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Old English borian "to bore through, perforate," from bor "auger," from Proto-Germanic *buron (cf. Old Norse bora, Swedish borra, Old High German boron, Middle Dutch boren, German bohren), from PIE root *bher- (2) "to cut with a sharp point, pierce, bore" (cf. Greek pharao "I plow," Latin forare "to bore, pierce," Old Church Slavonic barjo "to strike, fight," Albanian brime "hole").
The meaning "diameter of a tube" is first recorded 1570s; hence figurative slang full bore (1936) "at maximum speed," from notion of unchoked carburetor on an engine. Sense of "be tiresome or dull" first attested 1768, a vogue word c.1780-81 according to Grose; possibly a figurative extension of "to move forward slowly and persistently," as a boring tool does.
past tense of bear (v.).
thing which causes ennui or annoyance, 1778; of persons by 1812; from bore (v.1).
The secret of being a bore is to tell everything. [Voltaire, "Sept Discours en Vers sur l'Homme," 1738]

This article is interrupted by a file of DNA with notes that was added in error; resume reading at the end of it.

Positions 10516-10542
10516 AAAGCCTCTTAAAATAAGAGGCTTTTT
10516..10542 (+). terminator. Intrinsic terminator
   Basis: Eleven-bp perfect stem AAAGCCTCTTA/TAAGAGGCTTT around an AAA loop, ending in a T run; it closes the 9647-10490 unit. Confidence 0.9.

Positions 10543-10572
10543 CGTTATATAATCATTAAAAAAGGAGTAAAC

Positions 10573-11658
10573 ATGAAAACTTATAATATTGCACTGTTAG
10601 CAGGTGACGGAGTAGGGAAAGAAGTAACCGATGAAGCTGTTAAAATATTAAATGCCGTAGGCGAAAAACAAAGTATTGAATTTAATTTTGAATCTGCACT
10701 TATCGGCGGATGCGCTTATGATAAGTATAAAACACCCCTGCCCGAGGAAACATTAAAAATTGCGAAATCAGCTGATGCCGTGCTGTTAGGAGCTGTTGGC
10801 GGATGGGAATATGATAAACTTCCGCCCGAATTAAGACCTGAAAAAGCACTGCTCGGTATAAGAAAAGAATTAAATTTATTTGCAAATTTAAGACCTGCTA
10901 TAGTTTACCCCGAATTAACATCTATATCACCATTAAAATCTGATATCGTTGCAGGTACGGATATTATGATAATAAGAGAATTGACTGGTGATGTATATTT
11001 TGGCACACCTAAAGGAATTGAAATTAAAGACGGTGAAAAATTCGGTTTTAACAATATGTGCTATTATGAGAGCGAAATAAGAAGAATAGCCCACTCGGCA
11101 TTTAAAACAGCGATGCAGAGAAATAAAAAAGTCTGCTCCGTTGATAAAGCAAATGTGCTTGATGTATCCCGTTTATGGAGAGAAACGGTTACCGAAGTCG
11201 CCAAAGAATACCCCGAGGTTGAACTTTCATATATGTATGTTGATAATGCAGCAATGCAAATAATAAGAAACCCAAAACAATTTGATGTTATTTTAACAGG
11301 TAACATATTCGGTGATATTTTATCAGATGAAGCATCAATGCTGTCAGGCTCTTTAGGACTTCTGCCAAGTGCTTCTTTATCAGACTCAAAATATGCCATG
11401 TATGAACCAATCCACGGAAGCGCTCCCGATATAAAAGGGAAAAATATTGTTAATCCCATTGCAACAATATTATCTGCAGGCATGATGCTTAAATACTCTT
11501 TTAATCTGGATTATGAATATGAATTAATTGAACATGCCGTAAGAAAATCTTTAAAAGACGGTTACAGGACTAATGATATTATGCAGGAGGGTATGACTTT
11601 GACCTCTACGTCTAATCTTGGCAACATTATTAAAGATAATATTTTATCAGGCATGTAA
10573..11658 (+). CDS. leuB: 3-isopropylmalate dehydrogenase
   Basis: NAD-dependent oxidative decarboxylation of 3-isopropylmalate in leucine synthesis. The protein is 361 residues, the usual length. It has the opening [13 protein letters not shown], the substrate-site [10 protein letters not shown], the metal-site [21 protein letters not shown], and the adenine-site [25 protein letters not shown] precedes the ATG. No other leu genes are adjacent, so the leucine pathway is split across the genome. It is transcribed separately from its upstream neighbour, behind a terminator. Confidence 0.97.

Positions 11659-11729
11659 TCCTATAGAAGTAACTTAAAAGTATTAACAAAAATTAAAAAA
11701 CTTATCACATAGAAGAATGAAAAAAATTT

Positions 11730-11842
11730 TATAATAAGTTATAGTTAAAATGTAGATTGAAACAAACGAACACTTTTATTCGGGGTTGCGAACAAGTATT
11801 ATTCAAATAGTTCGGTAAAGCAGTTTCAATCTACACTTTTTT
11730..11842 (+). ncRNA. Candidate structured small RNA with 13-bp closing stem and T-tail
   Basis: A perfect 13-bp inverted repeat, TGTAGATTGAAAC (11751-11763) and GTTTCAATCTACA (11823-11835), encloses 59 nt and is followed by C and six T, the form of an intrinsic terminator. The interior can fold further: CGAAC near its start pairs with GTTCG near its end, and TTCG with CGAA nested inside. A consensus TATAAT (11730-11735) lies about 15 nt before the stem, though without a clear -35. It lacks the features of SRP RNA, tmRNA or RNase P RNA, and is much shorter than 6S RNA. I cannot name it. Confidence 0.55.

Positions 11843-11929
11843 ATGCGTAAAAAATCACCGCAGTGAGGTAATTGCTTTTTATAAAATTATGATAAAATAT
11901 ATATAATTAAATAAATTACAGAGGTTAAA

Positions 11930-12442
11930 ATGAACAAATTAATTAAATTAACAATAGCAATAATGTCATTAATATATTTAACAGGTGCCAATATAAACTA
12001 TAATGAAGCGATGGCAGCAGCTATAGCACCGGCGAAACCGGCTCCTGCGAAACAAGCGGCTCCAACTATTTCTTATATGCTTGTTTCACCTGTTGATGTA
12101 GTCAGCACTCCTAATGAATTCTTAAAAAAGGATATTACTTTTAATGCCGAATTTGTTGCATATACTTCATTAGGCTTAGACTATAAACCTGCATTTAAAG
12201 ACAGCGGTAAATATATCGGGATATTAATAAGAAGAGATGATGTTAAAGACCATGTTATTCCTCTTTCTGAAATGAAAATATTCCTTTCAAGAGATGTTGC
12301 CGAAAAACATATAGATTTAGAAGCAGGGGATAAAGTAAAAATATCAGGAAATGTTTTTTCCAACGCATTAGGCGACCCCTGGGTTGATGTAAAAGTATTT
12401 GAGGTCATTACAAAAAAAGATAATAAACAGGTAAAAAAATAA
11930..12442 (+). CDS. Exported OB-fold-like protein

body of water that, during exceptionally high sea tides, rushes up some rivers. Traveling upstream about two or three times as fast as the normal tidal current, a bore usually is characterized by a well-defined front of one or several waves, often breaking, followed by the bore's main body, which rises higher than the water level at its front. The height of the bore is greater near the banks of a river than at midstream. Because of momentum, some bores continue to move upstream for about one-half hour after high water. Not arising in estuaries, tidal bores are formed at a position a short distance upstream, where the river channel has become sufficiently narrow or shallow to concentrate the momentum of the rising tide. Bores occur at spring tides and at several tides preceding and following spring tides but never at neap tides. The formidable tidal bore that occurs on the lower Seine in France between Rouen and the sea is known as the Mascaret.